On a LAN game is it considered bad practice to send all information as broadcasts? Sending the same information to all clients would mean more traffic on the wire but using broadcasting would mean more work for the innocent computers that doesn't play the game.
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Posted 16 January 2014 - 10:31 AM
is it considered bad practice to send all information as broadcasts?
Not necessarily. However, if there is a server involved (to break ties for "who picked up the healthpack first,") then the information another client would see from other players wouldn't be very useful.
Broadcast also actually uses more bandwidth even for the players that participate, because each individual packet has overhead on the wire from the switch to the computer. With broadcast, N small packets have to go to (N-1) computers. With client/server, (N-1) small packets go to the server one from each player, and (N-1) large (aggregated) packets go from the server, one to each other player.
My advice: If you use a server, don't use broadcast.
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Posted 16 January 2014 - 04:57 PM
I think he's specifically talking about TCP broadcast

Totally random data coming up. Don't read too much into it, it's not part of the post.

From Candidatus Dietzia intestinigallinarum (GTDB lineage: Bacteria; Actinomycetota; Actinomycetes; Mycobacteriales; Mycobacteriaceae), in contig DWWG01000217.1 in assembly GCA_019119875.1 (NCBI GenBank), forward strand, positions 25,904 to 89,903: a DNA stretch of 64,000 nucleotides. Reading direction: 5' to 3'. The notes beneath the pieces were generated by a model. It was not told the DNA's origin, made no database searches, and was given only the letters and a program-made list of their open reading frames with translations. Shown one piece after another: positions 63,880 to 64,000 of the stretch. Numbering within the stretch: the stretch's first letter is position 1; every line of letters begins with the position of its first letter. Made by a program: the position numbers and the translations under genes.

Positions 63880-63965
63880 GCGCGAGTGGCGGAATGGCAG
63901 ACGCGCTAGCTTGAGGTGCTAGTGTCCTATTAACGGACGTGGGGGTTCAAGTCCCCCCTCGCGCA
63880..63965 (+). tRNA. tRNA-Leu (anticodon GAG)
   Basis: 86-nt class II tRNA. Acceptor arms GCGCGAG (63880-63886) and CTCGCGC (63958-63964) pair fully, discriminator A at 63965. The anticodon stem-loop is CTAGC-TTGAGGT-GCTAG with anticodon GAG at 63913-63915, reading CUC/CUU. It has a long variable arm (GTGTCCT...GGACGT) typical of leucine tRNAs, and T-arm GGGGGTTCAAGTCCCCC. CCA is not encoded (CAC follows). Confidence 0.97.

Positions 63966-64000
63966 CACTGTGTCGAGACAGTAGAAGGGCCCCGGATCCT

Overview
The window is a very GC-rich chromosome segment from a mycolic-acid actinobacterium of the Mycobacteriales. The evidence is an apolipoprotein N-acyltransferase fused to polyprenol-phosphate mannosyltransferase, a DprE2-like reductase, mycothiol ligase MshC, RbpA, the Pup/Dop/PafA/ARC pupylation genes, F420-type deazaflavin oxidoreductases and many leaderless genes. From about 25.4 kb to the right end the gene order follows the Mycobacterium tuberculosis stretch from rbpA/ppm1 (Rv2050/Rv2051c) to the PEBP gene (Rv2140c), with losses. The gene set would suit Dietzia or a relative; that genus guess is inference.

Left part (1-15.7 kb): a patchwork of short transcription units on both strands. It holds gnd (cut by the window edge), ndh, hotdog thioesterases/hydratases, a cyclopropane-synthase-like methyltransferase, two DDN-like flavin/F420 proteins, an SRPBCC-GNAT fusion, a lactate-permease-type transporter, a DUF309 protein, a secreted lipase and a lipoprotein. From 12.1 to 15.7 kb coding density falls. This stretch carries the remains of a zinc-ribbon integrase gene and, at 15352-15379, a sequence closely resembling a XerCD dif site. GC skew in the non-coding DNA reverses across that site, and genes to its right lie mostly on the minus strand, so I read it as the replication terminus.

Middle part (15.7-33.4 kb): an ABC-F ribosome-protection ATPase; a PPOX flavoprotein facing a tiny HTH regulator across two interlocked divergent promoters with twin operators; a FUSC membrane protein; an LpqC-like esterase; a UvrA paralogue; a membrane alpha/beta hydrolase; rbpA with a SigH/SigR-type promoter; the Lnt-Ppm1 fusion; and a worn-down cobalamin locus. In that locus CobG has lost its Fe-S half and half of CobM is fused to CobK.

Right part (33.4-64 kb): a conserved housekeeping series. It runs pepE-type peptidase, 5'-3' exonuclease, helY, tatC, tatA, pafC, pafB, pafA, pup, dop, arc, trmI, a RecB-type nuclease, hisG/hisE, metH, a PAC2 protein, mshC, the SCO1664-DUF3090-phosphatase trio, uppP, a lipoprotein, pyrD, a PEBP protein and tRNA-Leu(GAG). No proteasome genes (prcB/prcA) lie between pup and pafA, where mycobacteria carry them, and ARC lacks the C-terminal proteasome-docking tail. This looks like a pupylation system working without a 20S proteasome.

Short version: heck no, don't use TCP broadcast. Multicast is another story.
A consideration is network topology; sending to individual clients is going to work on far more networks (including the wide, wild Internet) where broadcast is going to limit you to LANs, and then only _simple_ LANs. Multicast is going to give you a lot of trouble on the Internet though it could be made to work in more complicated LANs.
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Posted 16 January 2014 - 06:23 PM
The only thing I ever use broadcast for is for LAN announcement to find active servers. I stop broadcasting once I get the list of LAN servers. I then connect directly to the server and run things like a normal client-server setup (since my network code uses the same connection process for internet games).
Edited by Nypyren, 16 January 2014 - 06:25 PM.
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Posted 03 February 2014 - 03:23 AM
Yeah, like Nypren says. I restrict the use of broadcast to LAN host discovery. After that, there is just no need to use a broadcast socket. clients.
You could theoretically use broadcast to advertise LAN hosts, and possibly clients too, but I prefer the other way around. Less noise and less traffic.
Edited by papalazaru, 03 February 2014 - 03:24 AM.
That's the coolest thing since the mullet!
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Posted 08 February 2014 - 03:10 AM
Generally most games dont sent huge amounts of data changing/sent so that 100Mb network hardware well exceeds what is needed.
(interesting is how (now more commonly used) WiFi LAN might shift this a little??)
Maybe some games (future games) which have massive gameworld updates where replicating it all to each client might cause issues.
Is Minecraft an example (or might be as it is growing ever more dynamic) or is the data of that game still too simple/small even if 1/3 of the world goes boom its transmitted in seconds....
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Posted 08 February 2014 - 03:41 AM